We teach them that he sends them pennies and that's his way of saying "I love you".
They write letters to him and we leave them in the mailbox for the mail service to take them to Heaven.
They draw him pictures and we hang them up so that he can see them.
I want them to feel like Heaven is close. I want them to know that their Puppa is just invisible to our eyes but that he still is there. I want them to still be able to access his love and not feel like it's gone until they die. I want that magic to always stay with them.
Because honestly, even as an adult, it still feels just as magical when you truly believe that your loved one is so close.
Heaven and Hell
Some people teach their kids that bad people go to Hell and that only good people go to Heaven.
But we don't believe in Hell.
We believe everyone goes to Heaven. Even the "bad guys".
But what happens to those "bad guys" is different than what happens to those "good guys" once they arrive in Heaven.
The bad guys have to go back to school once they get to Heaven. They have to learn how to be a good person again. They get to spend time studying the ways to be better people and until they learn that, they have to keep going to school.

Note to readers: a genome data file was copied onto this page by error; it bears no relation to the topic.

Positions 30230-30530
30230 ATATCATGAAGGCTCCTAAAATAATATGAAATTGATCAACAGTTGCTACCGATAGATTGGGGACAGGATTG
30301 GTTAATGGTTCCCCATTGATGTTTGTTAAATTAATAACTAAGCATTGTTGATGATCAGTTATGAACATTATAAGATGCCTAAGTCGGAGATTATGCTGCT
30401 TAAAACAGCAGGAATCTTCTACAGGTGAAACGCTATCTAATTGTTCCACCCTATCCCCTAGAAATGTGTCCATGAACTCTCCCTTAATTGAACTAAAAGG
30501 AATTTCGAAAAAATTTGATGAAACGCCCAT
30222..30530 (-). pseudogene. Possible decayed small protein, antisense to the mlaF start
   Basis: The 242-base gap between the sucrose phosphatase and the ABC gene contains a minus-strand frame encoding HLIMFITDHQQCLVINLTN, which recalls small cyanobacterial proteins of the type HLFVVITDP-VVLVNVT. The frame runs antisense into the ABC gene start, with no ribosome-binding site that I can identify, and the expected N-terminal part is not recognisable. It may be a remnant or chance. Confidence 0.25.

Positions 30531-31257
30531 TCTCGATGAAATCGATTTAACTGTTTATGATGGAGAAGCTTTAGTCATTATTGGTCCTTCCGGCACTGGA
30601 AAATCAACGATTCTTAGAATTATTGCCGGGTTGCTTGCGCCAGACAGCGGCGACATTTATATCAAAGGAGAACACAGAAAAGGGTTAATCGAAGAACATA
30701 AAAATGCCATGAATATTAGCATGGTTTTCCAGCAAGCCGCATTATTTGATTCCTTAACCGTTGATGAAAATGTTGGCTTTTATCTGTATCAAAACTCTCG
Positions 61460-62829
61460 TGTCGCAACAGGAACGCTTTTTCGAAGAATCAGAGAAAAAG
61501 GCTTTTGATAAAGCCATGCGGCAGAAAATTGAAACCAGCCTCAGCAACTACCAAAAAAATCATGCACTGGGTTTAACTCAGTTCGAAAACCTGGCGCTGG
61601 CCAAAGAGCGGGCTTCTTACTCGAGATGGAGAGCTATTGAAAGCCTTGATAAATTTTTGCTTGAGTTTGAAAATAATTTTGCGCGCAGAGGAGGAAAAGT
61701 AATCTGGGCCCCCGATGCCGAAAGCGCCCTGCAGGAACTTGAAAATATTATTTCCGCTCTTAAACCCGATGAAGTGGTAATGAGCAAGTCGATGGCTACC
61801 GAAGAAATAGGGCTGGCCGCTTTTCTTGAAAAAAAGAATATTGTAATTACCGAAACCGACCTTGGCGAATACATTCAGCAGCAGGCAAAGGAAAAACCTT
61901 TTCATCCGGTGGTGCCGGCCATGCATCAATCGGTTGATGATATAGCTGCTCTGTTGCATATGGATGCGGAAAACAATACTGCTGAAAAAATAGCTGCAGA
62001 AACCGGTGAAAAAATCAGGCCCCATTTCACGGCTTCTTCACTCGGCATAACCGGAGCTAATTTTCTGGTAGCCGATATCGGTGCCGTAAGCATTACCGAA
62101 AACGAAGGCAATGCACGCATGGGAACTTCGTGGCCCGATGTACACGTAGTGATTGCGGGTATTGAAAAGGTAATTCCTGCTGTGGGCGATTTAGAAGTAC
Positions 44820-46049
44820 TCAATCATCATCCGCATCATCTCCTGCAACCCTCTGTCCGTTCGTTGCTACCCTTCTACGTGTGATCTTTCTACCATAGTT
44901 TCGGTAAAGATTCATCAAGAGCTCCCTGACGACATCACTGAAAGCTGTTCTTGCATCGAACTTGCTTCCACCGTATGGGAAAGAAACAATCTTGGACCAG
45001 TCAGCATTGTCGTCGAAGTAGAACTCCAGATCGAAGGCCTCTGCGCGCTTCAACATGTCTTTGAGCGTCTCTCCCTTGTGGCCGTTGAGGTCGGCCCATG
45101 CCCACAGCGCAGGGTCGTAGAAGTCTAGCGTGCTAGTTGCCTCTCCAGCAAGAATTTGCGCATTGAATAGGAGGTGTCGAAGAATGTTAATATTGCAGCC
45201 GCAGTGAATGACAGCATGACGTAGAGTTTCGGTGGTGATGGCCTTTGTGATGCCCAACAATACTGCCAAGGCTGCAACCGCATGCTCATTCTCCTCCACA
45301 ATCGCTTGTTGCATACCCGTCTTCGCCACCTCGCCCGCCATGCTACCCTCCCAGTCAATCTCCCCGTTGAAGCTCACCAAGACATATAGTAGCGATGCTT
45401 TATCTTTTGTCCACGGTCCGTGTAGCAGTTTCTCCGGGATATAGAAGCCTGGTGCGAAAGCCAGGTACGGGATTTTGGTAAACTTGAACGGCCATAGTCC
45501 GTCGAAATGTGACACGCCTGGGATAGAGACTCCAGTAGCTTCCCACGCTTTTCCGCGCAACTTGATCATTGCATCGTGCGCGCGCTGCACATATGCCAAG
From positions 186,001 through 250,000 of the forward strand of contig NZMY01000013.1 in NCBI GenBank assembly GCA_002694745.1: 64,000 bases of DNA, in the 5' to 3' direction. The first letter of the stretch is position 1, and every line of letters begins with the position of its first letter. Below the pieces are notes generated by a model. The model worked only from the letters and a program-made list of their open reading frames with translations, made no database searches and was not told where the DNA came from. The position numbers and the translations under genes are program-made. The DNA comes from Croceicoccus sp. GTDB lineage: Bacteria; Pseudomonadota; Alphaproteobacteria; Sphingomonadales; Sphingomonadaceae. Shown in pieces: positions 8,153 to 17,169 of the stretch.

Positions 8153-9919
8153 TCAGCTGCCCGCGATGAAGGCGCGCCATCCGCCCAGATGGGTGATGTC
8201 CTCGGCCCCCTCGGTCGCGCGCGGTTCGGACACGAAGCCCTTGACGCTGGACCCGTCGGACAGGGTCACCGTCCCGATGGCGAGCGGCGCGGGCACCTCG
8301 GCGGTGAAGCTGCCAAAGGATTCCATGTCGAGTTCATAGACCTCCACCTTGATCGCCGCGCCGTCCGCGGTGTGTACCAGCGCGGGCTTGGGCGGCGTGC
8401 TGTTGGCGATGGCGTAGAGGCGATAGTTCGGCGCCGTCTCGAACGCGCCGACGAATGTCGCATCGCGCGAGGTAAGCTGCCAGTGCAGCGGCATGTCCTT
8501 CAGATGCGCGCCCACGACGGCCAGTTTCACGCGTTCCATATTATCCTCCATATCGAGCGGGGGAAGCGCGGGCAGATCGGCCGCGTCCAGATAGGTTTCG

We don't believe in Hell because we believe it was this place created through religion to keep people fearful and compliant. "Let's put the 'fear of God' into him!" I really don't want to sound disrespectful when I say that. But to be honest, I have always had an issue with how people use Hell as a scare tactic. I just don't think there is this fiery place waiting for people when they die. I think Heaven is the only place we go, regardless of how awful you were as a person here.
"What happened to Puppa when he died?"
Our kids ask this a lot. What we explain to them is that everyone is made up of a soul. What is a soul exactly? Well it's this invisible ball-like substance that lives inside our body while we are alive. It's what makes all of us who we are. Some souls really love playing sports. Some souls really love playing music. Some souls are very nice. Some souls are mean. Some souls love eating vegetables and some souls love eating fruit.
But everyone has their own soul. It's what makes each person so different and unique.
(Side note: our identical twins, who have the same DNA, could not be more opposite. So it sort of is a real-life example for us to show our kids how souls really work! Because in our minds, IDENTICAL TWINS should be the exact same in every aspect. But they most definitely are not. Same genes, different souls!)